How did this particular female and possible hybrid come to be? Here’s the story. I had placed some juvenile Limia vittata in a vat to grow out. Apparently that vat had been housing Poecilia mexicana and someone (I blame anyone but me!) didn’t adequately clean the vat and left some P. mexicana fry in the vat. Due to reconstruction because of Hurricane Harvey (yeah, yeah, I know I blame everything on the storm!), that vat languished long enough for the fry to mature and produce fry that themselves matured. When we processed that vat, it was simple to sort out the P. mexicana and L. vittata except for this one female. In many ways, she seemed intermediate to the two species. While it’s difficult from the photo to tell, her coloration is similar to that of P. mexicana, down to the orangish caudal. But her body shape and head screams L. vittata.
While I’ve set her aside to see if she ever bears fry, she also encourages me to deliberately set up P. mexicana/L. vittata crosses. To do this properly, I should raise virgin females of both species and place them with males of the other species. Fat chance! That would require raising them in aquaria and using constant vigilance to remove developing males. First of all, we rarely raise fish in aquaria; we use vats on our large recirculating system. Aquaria require was too much maintenance such as water changes. We don’t have to do water changes on our recirculating system with plant filtration. Also raising virgins would require a few months for grow out. I’m a bit too impatient for that. So, what will I do? I’ll use brute force and simply set up two vats, one with P. mexicana males and L. vittata females and another with the reciprocal cross. Why both crosses? Just in case one pairing works and the other doesn’t. Now, those of you with experience with Poeciliidae (the family both species belong to) females will quickly see the problem with this approach: Limia and Poecilia females can store sperm and continue to produce fry from earlier matings. So, it can be difficult to tell if you are really getting hybrids. In this case, that doesn’t worry me because any fish resembling the above female will be hybrids. Another potential problem: it’s possible the males having mated with their own females might not pursue other species’ females. My experience with the males of both species makes that unlikely; they are both aggressive maters. And maybe the females will refuse to mate with the other species’ males…good luck with that, both species’ males are very persistent. I’ll probably set each vat up with a half dozen males and 40 females. Surely somebody will mate. After a few months I should know whether this will work. If it doesn’t either I’m right and the two species don’t hybridize, or I’ll have to bite the bullet and raise virgin females and try again.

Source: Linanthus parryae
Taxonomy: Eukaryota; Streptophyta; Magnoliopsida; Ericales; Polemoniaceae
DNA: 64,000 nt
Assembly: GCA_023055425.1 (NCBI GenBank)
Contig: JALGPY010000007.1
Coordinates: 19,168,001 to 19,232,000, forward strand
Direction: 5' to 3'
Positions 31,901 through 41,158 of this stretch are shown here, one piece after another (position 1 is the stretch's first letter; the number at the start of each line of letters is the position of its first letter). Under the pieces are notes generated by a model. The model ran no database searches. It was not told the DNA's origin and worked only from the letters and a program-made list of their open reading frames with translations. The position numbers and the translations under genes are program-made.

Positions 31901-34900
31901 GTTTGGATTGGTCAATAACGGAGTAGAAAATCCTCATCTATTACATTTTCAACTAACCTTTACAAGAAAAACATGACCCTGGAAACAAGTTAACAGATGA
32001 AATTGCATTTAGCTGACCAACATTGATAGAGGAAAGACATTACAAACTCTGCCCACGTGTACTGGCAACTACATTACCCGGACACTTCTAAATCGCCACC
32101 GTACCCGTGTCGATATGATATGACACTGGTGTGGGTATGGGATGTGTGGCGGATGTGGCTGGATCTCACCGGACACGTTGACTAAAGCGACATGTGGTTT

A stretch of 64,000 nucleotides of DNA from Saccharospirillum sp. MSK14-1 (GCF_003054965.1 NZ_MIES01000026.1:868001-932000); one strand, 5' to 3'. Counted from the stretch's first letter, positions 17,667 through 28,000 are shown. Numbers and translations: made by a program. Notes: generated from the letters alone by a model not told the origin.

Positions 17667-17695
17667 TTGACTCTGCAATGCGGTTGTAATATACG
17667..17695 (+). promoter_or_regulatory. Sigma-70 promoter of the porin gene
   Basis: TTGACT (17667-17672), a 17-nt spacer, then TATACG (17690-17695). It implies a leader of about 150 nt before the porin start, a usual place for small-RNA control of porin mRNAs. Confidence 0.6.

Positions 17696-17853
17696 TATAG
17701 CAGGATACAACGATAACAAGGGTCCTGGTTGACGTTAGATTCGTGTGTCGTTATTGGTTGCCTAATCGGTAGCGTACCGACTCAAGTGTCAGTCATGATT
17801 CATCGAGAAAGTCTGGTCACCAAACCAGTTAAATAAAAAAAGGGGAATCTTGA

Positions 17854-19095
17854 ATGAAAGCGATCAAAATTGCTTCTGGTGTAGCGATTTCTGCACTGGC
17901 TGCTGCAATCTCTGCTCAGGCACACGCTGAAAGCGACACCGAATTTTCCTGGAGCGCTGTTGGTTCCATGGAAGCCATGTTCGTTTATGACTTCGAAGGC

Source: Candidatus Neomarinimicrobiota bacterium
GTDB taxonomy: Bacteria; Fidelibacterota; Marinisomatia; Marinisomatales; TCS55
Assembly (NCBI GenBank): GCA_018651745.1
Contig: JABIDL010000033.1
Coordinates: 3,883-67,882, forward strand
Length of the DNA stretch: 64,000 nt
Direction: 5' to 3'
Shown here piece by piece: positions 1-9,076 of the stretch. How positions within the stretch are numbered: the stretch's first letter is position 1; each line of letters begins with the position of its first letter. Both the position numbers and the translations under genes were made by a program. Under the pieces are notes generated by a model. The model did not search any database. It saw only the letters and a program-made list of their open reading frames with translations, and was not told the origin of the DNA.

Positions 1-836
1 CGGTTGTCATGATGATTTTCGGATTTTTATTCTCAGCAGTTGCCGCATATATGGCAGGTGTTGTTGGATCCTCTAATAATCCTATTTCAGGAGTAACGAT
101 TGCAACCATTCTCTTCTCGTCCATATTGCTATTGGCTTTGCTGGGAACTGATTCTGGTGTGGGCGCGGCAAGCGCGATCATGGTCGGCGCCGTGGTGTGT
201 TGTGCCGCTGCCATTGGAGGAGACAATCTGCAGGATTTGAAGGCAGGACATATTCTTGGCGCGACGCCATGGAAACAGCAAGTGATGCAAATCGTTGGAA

Here’s the program I’ll use:
- Set up two 55-gallon breeding vats:
- One vat with 6 male mexicana and 40 female L. vittata.
- One vat with 6 male vittata and 40 female P. mexicana.
- After four weeks move breeding colonies to two new vats.
- Discard any fry in the original vats.
- Place a fry cage in each of the vats to provide cover for fry that might be potential hybrids.
- After about three months, remove the adults.
- After another two months, process the fry and segregate any possible hybrids.
The purpose of steps 2. and 3. is to purge fry the females were already carrying. Step 5. provides enough time for each female to go through three months of fertilization by the males from the other species. Step 6. allows the fry to mature enough to distinguish hybrids from non-hybrids resulting from prior fertilizations from the same-species males the females had been previously exposed to (I’m glad the rule against ending a sentence with a preposition is nearing extinction!). If the result is no hybrids, then I have to decide whether to abandon the project or to produce virgin females. If I decide to the produce virgins, I’ll also produce “virgin” males, males who have never seen mature females of their species just in case male preference for females is an issue.
By the way, you may have noticed the reference to a “fry cage” in step 4. We make these using aquaculture mesh. They are cylindrical with a mesh bottom and open to the top for feeding. We place one in each 55-gallon vat to provide shelter and refuge for fry. We also add Ceratophyllum demersum (hornwort) to each vat to provide cover for the fish and ammonia control (one of these days I’ll post my back of the envelope calculation of how much ammonia hornwort strips out of our systems daily).
Ceratophyllum demersum (hornwort), a rootless floating plant in one of our vats.If you of you have experience with Limia/Poecilia hybrids, please let me know. If you have an opinion about the pictured potential hybrid, let me know.